Reviewed bu Jessica Neu
Not every theatrical experience begins with walking into a space filled with welcoming couches as your seat for the evening or the encouragement to “listen to the dresses” before you choose a couch section. However, that is precisely how the experience of Happily Ever After begins at The Space Upstairs in Highland Park. Presented by Corning Works and running through March 27th.
“Experience” is simply the best word I can use to capture this performance. The dresses that audiences are encouraged to listen to before the show are hung stage right and play various audio clips depicting women’s suffrage. The dresses remain throughout the show but are silenced. A representation of our ancestors, our relationship with the past, and a symbol that the notion of progress is one of fantasy.
The performance is artistry in motion representing the myriad challenges a woman encounters each day. There is noise in a woman’s life, even in silence and in darkness. Through movement, we watch consent, intimacy, monogamy, and bereavement become negotiated in a shared space.
There is great irony in the show’s title, as some of the vocal interludes relate to Disney princesses. Don’t all women dream of being a princess? What does that look like in like reality?
If you’re looking for a show that presents a Platonic singular Truth, this is not the show for you. This show is nuanced in hyper-textuality and layered in multiplicity. Not in a post-truth conspiratorial way but in the sense that each scene is so rhetorical and ripe for interpretation that I could see it each night and experience it differently. Each movement is so powerful and nuanced that I almost felt out of breath even though I sat idle. The technical dancing is commendable but plays a supporting role in the profound themes portrayed throughout.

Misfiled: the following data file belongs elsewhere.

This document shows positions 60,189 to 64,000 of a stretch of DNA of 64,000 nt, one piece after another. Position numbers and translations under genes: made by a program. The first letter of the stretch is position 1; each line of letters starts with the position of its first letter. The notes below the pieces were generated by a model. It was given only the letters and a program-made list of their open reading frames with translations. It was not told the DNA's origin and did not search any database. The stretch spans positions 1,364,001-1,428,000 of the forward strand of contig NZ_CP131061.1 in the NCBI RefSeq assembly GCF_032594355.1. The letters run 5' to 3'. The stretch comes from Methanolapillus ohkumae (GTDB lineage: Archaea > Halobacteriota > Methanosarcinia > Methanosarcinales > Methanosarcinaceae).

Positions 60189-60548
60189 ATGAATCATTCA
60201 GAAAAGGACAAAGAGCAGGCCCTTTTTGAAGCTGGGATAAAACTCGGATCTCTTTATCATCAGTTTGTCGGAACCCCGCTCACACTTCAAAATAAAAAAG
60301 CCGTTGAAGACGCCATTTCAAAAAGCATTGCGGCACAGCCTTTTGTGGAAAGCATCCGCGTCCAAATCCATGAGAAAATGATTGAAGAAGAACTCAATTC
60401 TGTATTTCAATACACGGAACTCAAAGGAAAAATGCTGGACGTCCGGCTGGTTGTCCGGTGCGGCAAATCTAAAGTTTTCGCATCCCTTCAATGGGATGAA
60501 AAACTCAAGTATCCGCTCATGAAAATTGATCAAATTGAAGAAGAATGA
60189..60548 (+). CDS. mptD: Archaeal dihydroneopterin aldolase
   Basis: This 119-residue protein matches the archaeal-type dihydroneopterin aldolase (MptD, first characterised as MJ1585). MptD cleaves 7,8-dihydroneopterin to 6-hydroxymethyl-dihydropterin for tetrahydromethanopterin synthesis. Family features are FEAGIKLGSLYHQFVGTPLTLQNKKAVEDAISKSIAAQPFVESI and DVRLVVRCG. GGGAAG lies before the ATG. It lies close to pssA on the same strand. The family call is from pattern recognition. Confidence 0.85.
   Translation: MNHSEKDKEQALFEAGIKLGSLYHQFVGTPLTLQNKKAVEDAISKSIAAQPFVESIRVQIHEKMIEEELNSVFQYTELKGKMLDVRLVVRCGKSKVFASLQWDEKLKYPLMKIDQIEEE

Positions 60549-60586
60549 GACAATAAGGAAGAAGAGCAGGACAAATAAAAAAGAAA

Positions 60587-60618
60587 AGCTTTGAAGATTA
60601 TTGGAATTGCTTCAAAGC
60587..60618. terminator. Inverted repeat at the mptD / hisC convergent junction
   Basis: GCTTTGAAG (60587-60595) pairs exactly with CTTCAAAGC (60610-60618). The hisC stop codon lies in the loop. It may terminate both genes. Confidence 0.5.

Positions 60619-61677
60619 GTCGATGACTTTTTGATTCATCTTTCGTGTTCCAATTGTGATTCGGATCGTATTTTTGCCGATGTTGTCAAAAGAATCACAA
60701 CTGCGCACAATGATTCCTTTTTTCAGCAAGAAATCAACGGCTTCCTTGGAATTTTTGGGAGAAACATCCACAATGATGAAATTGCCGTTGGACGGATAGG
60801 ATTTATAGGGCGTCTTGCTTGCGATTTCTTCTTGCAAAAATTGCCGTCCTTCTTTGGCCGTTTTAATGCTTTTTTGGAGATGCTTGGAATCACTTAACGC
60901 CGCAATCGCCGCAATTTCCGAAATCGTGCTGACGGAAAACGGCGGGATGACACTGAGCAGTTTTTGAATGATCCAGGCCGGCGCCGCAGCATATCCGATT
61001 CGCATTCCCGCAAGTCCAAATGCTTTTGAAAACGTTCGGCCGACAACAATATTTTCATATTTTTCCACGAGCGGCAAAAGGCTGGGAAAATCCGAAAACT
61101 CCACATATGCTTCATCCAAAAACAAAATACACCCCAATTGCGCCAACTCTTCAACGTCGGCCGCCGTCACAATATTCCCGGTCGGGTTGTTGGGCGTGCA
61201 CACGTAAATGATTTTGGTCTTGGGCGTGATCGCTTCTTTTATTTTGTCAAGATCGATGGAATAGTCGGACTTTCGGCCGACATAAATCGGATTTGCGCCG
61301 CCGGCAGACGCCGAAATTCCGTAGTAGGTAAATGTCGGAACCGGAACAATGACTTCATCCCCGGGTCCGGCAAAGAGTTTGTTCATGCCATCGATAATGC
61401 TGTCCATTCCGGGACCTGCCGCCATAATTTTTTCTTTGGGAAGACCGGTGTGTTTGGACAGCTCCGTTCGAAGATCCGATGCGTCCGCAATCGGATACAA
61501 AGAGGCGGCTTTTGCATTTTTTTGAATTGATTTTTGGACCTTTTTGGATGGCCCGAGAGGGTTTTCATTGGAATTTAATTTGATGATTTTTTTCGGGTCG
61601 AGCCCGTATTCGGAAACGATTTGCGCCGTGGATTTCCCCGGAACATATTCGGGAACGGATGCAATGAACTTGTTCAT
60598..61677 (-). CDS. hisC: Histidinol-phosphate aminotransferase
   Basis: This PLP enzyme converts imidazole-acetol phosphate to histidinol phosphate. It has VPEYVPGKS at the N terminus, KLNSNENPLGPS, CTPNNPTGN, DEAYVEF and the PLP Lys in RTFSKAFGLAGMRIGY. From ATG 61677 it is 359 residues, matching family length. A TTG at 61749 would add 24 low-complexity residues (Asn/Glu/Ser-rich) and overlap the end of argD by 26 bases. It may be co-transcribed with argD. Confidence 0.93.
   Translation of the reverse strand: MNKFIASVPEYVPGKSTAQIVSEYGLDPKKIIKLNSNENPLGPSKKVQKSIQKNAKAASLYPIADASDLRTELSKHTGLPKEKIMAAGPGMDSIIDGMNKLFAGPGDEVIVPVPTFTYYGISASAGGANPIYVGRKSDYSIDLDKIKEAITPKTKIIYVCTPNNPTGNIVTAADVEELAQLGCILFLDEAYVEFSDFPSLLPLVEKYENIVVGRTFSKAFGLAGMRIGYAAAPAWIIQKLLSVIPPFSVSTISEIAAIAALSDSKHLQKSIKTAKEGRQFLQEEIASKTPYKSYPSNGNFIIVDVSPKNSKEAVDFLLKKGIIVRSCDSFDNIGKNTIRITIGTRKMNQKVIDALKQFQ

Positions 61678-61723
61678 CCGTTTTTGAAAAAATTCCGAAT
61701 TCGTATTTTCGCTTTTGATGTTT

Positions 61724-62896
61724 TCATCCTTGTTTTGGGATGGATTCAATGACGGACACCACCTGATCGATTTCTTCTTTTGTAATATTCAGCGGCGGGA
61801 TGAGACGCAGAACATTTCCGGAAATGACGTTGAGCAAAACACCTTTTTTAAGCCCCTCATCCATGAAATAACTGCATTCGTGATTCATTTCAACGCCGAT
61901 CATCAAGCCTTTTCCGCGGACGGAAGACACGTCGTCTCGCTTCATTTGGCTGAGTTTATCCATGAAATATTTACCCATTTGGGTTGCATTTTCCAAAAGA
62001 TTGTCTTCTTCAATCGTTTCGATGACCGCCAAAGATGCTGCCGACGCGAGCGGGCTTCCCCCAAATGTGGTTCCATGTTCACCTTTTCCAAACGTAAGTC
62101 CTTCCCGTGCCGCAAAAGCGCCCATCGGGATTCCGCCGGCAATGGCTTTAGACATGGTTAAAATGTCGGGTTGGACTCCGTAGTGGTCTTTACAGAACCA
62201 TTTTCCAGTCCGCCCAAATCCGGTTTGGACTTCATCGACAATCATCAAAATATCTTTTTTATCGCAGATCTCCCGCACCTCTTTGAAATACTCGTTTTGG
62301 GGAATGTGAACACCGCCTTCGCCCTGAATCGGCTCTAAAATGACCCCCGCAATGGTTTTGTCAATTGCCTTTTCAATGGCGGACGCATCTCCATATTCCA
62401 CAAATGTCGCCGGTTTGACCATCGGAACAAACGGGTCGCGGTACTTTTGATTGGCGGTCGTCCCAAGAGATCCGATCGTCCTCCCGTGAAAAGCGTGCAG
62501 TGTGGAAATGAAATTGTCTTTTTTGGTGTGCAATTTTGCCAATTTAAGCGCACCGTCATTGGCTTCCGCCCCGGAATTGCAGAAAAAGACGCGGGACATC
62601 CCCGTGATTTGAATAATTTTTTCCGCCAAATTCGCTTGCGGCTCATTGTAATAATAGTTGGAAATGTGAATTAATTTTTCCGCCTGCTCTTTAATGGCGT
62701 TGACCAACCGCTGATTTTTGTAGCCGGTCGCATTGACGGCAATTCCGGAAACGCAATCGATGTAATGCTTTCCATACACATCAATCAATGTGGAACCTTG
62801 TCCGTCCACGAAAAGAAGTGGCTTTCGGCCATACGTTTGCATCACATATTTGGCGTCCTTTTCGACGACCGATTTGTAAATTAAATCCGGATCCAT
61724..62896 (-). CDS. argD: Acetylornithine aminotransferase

I would be remiss to preach this show from my own vantage point. Every woman has their own story, thereby rendering a natural bias when viewing this performance. You can’t help as a female to metaphorically situate yourself somewhere in this performance. So with that, I will leave you, the reader, with the questions I grappled with through this experience as represented through sound and dance:
What does it mean to be a woman? What happens to the purity represented by the white wedding dress after we wed? Are women silenced? Stretched to their limits? In constant motion? Reaching out for the other, working, leaning into our experience? Are women Suffocating? What happens when we rest? How do we situate our identity? And ultimately, who is controlling a woman? What is the sacred nature and implications of our wedding vows? Is getting married akin to being kidnapped?
Happily Ever After challenges nearly every Westernized depiction or story of what a woman’s life should be and calls into question what a woman’s life actually is. This performance cannot singlehandedly rewrite a narrative. Still, it can serve as a dialogic space to begin a greatly needed discussion.
“I had to be responsible for you. I had to know your energy movement. Where is there room for another being there?” These words hauntingly played during a transition piece. As we are in a current historical moment watching women fight for a seat at the table and a voice among dominant hegemony, we must still question how a woman’s autonomy and identity are situated in the most vulnerable of moments and relationships.
Corning Works’ Happily Ever After has performances now through March 27th. For tickets visit: http://www.corningworks.org/upcoming-productions.html
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